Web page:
Foster care is the temporary care of children and young people by trained and accredited foster carers.

Foster care can be for a few days, or sometimes for longer and offers stability and support for those children and young people that need it most.

As a foster carer, you can make a life-changing difference, even with a small contribution of your time.

Foster Carer smiling

What does a foster carer do?

As a foster carer, you open your home to a child or young person, offering stability, security and support until that child can return to their family. You can care for all types of children, from newborn babies to young people up to age 17.

When a child or young person first comes into foster care, the aim is to support the parents to have their child or young person return to their care as soon as it is safely possible. As a foster carer, you play a key role in supporting reunification, noting that most children and young people return home to their parents within six months.

You can look after one child or more at any one time, for just a couple of nights a month up to six months or more, depending on your preference.

You can also discuss with your foster care agency the age range, genders and number of children you are comfortable with staying in your home, prior to becoming accredited foster carer. Learn more about the accreditation process.

How long does a foster care placement last?

The length of a placement depends on the type of foster care. There are four main types of foster care:

  • Respite Care is short-term and/or intermittent care provided for children and young people living with full-time foster and kinship carers or parents, often for one or two weekends a month, or for a week during school holidays, or as required. Learn how respite care can fit in around a busy work schedule with Kerryn's story or Sue-Anne's story
  • Short Term Care is for children and young people who require care ranging from overnight up to about six months. Children and young people requiring short-term care are often reunified with their parents, or may be placed with extended family at the end of the foster care arrangement. Learn how short term care can benefit families and children alike with Wendy and Steve's story.
  • Long Term Care is arranged when a child or young person cannot return home for some time. Long-term foster care may cease when a permanent care arrangement is organised, or when the child or young person reaches adulthood and becomes independent. See how long-term care is a perfect fit for foster dad Andrew and the two teenage boys he looks after.
  • Emergency Care is for children and young people who require immediate care due to concerns for their safety. Because these arrangements are urgent, there is usually very little notice before a child or young person is placed with the carer. They often occur in the night.

You choose the type of care that best suits you and your personal circumstances.

How do I become a foster carer?

To become a foster carer, you need to be trained and accredited by a local foster care agency. There are many foster care agencies across Victoria. We can connect you with one of our partnering foster care agencies when you are ready to take the next step.

Learn more about what's involved in becoming a foster carer.

Once you’ve connected with an agency, they will help you decide if foster care is right for you. Then, they’ll support you through the foster care training and accreditation process.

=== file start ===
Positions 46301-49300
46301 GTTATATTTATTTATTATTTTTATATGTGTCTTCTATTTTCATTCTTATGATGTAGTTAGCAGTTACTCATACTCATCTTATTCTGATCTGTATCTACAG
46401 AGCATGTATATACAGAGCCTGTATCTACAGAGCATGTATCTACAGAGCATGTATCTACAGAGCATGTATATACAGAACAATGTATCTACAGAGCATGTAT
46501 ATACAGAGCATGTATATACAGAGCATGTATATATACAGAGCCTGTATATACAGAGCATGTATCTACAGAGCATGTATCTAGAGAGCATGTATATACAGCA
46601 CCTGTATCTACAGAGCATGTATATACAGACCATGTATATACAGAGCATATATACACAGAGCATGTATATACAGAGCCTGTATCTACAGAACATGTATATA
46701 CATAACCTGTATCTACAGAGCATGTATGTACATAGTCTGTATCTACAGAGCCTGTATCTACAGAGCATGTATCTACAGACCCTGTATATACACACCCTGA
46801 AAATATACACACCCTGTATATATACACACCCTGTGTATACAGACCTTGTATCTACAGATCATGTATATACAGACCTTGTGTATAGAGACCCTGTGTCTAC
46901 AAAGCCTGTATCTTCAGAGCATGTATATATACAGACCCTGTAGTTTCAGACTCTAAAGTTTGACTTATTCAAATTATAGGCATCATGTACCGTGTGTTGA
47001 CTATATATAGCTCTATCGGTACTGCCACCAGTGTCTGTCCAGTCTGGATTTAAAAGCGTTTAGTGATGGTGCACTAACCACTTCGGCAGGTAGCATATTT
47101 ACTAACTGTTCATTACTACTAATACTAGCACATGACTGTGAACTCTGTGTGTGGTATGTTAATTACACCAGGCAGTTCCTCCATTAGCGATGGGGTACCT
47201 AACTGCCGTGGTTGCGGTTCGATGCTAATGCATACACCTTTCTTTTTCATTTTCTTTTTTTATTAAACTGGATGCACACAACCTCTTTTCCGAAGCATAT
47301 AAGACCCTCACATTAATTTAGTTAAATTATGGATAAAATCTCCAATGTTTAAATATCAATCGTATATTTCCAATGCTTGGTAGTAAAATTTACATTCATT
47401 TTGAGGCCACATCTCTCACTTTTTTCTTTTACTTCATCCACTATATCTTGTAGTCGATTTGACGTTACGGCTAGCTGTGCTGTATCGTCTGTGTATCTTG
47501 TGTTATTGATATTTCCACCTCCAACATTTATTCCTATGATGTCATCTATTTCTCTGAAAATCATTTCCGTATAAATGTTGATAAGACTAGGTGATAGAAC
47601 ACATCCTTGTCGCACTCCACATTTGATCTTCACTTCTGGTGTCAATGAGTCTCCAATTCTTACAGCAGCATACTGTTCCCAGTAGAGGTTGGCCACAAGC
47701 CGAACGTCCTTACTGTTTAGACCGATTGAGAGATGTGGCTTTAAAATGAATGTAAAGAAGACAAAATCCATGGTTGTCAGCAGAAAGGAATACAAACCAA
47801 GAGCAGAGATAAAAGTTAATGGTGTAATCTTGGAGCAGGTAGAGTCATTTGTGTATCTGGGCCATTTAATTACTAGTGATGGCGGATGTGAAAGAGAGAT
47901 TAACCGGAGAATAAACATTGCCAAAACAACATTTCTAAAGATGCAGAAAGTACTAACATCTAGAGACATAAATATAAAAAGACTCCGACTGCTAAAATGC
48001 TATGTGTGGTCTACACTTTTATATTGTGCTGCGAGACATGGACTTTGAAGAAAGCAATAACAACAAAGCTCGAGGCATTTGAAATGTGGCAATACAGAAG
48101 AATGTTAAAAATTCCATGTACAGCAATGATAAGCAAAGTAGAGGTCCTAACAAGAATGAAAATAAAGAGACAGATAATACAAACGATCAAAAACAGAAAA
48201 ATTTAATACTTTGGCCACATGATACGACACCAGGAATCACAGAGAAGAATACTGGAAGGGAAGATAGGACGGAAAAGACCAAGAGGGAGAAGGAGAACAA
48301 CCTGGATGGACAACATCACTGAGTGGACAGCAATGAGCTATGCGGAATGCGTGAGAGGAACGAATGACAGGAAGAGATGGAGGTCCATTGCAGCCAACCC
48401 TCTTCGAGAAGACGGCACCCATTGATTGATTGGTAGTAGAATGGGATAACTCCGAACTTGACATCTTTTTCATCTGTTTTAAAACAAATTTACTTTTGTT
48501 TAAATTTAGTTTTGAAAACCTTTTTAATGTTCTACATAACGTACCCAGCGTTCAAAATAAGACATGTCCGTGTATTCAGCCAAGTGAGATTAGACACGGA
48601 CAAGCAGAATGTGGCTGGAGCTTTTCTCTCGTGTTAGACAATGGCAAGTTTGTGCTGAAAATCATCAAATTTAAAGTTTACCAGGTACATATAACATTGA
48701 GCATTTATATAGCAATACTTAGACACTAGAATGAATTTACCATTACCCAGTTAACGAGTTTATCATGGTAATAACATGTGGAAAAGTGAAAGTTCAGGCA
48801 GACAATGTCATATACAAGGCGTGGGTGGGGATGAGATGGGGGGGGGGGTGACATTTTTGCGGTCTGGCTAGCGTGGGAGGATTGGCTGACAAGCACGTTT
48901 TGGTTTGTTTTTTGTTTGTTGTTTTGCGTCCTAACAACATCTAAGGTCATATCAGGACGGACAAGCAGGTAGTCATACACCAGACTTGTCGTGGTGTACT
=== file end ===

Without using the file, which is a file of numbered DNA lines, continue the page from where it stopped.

People holding hands

What supports can I receive as a carer?

Foster care is a volunteer role where the goal is to return the child or young person to their family when it's safe or appropriate.

While you are responsible for caring for the child day to day, you are also part of a care team that makes joint decisions regarding the child in your care. This team includes your foster care agency and the Victorian Government’s Department of Families, Fairness and Housing.

In addition to support from your agency, you also receive financial support to contribute to the day-to-day costs of caring, such as:

  • food
  • education
  • clothing
  • accommodation
  • day-to-day care requirements

Further information on the various supports that are available to Victorian foster carers can be found at the Department of Families, Fairness and Housing. This includes information on care allowances and other financial supports.

The Foster Care Association of Victoria (FCAV) is another resource that provides foster carer advocacy, information and support when you need it. Once you’re an accredited foster carer, your agency will assist you in joining FCAV. FCAV also offer training and education for foster carers through their Carer Kafe initiative.

Learn more about the supports and resources available to you as a foster carer.

Can a foster care placement become permanent?

If you are interested in becoming the parent or permanent guardian of a child or young person, it’s worth considering permanent care or adoption instead.

Learn more about your options for permanent care or adoption in Victoria.

Caring for someone in your family—either a relative and/or family friend—is called Kinship Care. Find out more about kinship care in Victoria.

A young bub climbing out of the sandpit

Looking for extra detail or more information?

If you're thinking about applying to become a foster carer, we're always available to provide support, information, and guidance.

Give us a call to chat through your questions on 1800 013 088.

Interested in how foster care might work for you?

Start your journey by connecting with an agency to answer your questions and guide you through the next steps.

Connect with an agency